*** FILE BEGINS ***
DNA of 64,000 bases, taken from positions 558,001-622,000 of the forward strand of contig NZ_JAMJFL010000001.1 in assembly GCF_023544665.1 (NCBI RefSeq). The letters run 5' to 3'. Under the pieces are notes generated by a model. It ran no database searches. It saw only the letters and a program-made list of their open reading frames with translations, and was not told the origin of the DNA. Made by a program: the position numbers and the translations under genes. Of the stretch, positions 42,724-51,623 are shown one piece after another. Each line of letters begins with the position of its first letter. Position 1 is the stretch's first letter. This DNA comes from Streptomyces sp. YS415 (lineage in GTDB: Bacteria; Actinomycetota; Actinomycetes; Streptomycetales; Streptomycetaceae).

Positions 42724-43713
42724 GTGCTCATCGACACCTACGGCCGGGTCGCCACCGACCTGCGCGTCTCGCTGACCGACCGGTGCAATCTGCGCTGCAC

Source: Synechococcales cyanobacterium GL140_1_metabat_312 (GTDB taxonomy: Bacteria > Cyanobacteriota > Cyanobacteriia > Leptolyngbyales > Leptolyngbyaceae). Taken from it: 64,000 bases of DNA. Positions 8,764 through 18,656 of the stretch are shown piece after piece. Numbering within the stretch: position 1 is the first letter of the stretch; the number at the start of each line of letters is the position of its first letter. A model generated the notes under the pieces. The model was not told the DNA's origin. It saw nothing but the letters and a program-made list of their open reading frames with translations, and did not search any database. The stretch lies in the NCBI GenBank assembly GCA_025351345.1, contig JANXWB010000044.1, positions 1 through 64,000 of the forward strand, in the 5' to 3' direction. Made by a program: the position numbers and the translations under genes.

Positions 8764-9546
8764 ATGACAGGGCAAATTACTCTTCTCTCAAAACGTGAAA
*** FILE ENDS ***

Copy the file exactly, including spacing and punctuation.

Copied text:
DNA of 64,000 bases, taken from positions 558,001-622,000 of the forward strand of contig NZ_JAMJFL010000001.1 in assembly GCF_023544665.1 (NCBI RefSeq). The letters run 5' to 3'. Under the pieces are notes generated by a model. It ran no database searches. It saw only the letters and a program-made list of their open reading frames with translations, and was not told the origin of the DNA. Made by a program: the position numbers and the translations under genes. Of the stretch, positions 42,724-51,623 are shown one piece after another. Each line of letters begins with the position of its first letter. Position 1 is the stretch's first letter. This DNA comes from Streptomyces sp. YS415 (lineage in GTDB: Bacteria; Actinomycetota; Actinomycetes; Streptomycetales; Streptomycetaceae).

Positions 42724-43713
42724 GTGCTCATCGACACCTACGGCCGGGTCGCCACCGACCTGCGCGTCTCGCTGACCGACCGGTGCAATCTGCGCTGCAC

Source: Synechococcales cyanobacterium GL140_1_metabat_312 (GTDB taxonomy: Bacteria > Cyanobacteriota > Cyanobacteriia > Leptolyngbyales > Leptolyngbyaceae). Taken from it: 64,000 bases of DNA. Positions 8,764 through 18,656 of the stretch are shown piece after piece. Numbering within the stretch: position 1 is the first letter of the stretch; the number at the start of each line of letters is the position of its first letter. A model generated the notes under the pieces. The model was not told the DNA's origin. It saw nothing but the letters and a program-made list of their open reading frames with translations, and did not search any database. The stretch lies in the NCBI GenBank assembly GCA_025351345.1, contig JANXWB010000044.1, positions 1 through 64,000 of the forward strand, in the 5' to 3' direction. Made by a program: the position numbers and the translations under genes.

Positions 8764-9546
8764 ATGACAGGGCAAATTACTCTTCTCTCAAAACGTGAAA